• Crew members injured as plane avoids near collision with suspected drone (The Guardian)  A Canadian airliner with 54 passengers on board had to swerve to avoid a suspected drone near Toronto early on Monday, slightly injuring two cabin crew, in the most serious case of its kind in Canada, officials said.  The Porter Airlines Bombardier Q400 twin-prop plane, which took off from Ottawa, was at 9,000ft (2,750 meters), descending into the city’s Billy Bishop waterfront airport when the pilots saw an unmanned aerial vehicle and were forced to take evasive action.

Other Scientific, Health, Political, Economics, and Business Items of Note - plus Miscellanea

Click for larger image.

  • Proteins Could Be More Dangerous in Groups (R&D)   A new study sheds light on why sometimes clumping proteins leads to degenerative brain diseases kill some cells while leaving others unharmed.  Researchers at Catholic University Leuven in Belgium believe normally innocuous proteins, known as prions or amyloids, become dangerous when they can be engineered to clump into fibers similar to those formed by proteins involved in Alzheimer’s, Parkinson’s and brain-wasting prion diseases like Creutzfeldt-Jakob disease.  According to an article in Science News, the research shows that cells that normally rely on the protein’s normal function for survival die when the proteins clump together. But when the cells don’t need the protein, they remain unharmed by the grouping.  Clumpy proteins are twisted forms of normal proteins that have been identified in many nerve-cell-killing diseases. These proteins can often make other normal copies of the protein go rogue.  See De novo design of a biologically active amyloid (Science)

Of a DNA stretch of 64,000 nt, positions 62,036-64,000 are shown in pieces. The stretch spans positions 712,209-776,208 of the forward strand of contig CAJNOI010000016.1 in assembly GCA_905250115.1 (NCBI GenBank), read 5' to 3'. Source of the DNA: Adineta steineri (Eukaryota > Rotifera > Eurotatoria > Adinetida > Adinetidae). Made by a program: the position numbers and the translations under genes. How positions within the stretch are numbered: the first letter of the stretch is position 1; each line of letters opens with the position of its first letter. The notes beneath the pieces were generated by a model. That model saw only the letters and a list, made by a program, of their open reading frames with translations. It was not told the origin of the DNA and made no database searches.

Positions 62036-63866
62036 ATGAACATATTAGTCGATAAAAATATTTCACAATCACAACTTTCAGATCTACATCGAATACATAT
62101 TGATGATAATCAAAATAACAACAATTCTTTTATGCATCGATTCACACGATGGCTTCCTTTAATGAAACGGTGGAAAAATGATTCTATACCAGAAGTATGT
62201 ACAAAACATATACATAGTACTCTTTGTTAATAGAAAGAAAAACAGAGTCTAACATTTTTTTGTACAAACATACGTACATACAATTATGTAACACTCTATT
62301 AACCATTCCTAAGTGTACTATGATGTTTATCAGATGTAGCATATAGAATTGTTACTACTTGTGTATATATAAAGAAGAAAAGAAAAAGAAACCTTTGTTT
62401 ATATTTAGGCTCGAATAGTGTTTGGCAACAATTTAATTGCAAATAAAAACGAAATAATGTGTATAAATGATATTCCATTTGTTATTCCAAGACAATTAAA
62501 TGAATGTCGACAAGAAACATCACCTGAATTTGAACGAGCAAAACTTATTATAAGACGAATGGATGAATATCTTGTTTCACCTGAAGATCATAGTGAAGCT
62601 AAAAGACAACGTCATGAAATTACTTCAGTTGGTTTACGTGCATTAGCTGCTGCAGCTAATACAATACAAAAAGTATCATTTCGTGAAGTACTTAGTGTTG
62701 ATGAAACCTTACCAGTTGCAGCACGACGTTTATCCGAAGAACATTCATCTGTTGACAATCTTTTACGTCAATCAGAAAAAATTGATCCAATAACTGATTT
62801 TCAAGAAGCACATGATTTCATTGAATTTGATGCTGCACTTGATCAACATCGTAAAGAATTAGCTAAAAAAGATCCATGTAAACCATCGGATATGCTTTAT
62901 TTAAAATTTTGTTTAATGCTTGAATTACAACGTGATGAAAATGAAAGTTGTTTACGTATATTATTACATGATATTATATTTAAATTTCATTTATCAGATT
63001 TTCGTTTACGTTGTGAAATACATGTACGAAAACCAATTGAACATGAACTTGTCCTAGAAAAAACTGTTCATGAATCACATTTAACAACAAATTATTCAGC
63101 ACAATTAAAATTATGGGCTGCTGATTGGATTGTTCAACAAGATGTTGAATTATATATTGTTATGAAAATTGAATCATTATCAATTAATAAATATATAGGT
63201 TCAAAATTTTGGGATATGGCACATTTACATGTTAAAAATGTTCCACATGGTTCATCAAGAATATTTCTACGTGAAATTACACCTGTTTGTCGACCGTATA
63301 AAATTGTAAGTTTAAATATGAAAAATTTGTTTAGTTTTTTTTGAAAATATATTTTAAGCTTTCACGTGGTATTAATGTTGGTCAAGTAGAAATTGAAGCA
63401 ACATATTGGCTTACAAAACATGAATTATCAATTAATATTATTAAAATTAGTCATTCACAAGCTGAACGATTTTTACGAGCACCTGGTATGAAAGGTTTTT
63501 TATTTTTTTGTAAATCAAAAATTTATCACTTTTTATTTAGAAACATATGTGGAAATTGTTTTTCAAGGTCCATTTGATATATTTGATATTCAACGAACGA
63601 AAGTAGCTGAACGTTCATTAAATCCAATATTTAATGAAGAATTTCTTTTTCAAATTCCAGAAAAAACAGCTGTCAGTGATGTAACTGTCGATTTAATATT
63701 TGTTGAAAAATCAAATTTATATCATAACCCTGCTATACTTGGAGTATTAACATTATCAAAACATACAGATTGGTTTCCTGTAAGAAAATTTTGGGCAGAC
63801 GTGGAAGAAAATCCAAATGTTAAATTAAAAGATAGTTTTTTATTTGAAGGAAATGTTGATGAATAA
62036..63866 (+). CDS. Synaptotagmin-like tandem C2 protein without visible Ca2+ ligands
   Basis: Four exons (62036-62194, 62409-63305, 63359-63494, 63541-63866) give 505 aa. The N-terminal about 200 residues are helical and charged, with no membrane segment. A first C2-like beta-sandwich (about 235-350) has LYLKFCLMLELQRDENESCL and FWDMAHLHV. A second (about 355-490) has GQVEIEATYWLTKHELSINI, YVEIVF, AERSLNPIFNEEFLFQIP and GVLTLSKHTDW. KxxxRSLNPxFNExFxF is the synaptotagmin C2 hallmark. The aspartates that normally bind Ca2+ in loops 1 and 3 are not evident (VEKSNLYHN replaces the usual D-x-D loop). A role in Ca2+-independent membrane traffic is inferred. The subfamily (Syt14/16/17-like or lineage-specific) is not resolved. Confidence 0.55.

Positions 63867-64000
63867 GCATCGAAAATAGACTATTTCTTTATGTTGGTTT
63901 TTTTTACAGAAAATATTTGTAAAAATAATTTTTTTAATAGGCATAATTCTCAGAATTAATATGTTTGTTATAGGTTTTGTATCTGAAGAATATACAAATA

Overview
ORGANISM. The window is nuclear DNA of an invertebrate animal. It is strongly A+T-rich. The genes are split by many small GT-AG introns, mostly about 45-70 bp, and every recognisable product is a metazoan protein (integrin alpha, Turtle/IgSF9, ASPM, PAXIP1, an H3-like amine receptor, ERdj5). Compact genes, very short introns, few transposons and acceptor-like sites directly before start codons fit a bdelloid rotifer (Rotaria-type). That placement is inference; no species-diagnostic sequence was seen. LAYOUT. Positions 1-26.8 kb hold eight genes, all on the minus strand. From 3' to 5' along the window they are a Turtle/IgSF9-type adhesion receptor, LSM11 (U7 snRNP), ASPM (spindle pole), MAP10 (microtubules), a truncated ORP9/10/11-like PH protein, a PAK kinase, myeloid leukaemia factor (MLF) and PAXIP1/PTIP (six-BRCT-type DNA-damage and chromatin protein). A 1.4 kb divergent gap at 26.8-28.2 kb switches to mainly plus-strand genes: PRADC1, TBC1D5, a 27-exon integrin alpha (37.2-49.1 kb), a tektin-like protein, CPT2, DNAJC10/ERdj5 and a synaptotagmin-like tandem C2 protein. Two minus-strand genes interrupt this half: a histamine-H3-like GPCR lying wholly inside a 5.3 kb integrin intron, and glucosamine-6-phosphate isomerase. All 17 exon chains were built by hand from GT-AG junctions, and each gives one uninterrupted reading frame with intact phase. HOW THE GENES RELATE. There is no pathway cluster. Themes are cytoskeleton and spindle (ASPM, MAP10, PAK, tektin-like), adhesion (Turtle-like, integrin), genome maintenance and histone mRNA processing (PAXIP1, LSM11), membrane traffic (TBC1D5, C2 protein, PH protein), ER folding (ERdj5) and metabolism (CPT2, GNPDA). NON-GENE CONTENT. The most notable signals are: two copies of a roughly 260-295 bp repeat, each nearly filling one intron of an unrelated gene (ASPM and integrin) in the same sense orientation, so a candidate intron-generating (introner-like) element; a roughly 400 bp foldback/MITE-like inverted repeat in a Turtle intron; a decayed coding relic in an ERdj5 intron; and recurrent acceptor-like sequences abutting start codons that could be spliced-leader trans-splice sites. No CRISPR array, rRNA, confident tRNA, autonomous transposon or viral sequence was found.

• Lies, damned lies, & statistics (Salil Mehta, Statistical Ideas)  SM has contributed to GEI. Dr. Mehta is one of the world's foremost statisticians.  In this article, he very bluntly expresses his disdain for all the pollsters masquerading as statisticians.   Mehta doesn't expressly criticize the assumption that the normal (gaussian) distribution curve should apply to polling data, but he does point out the ridiculous claim by Nate Silver that the result in 2016 "was merely a 5σ probability (1:1200 year event)".  But, such a statement can only be made if one uses the normal distribution function.  Econintersect:  We cannot resist offering a corny pun:  The problem with statistical analysis is that it is normally screwed up.  And Salil includes a beautiful graphic which shows that the 2016 election result is not a "5-sigma anomaly" but falls well within the distribution of all presidential election results.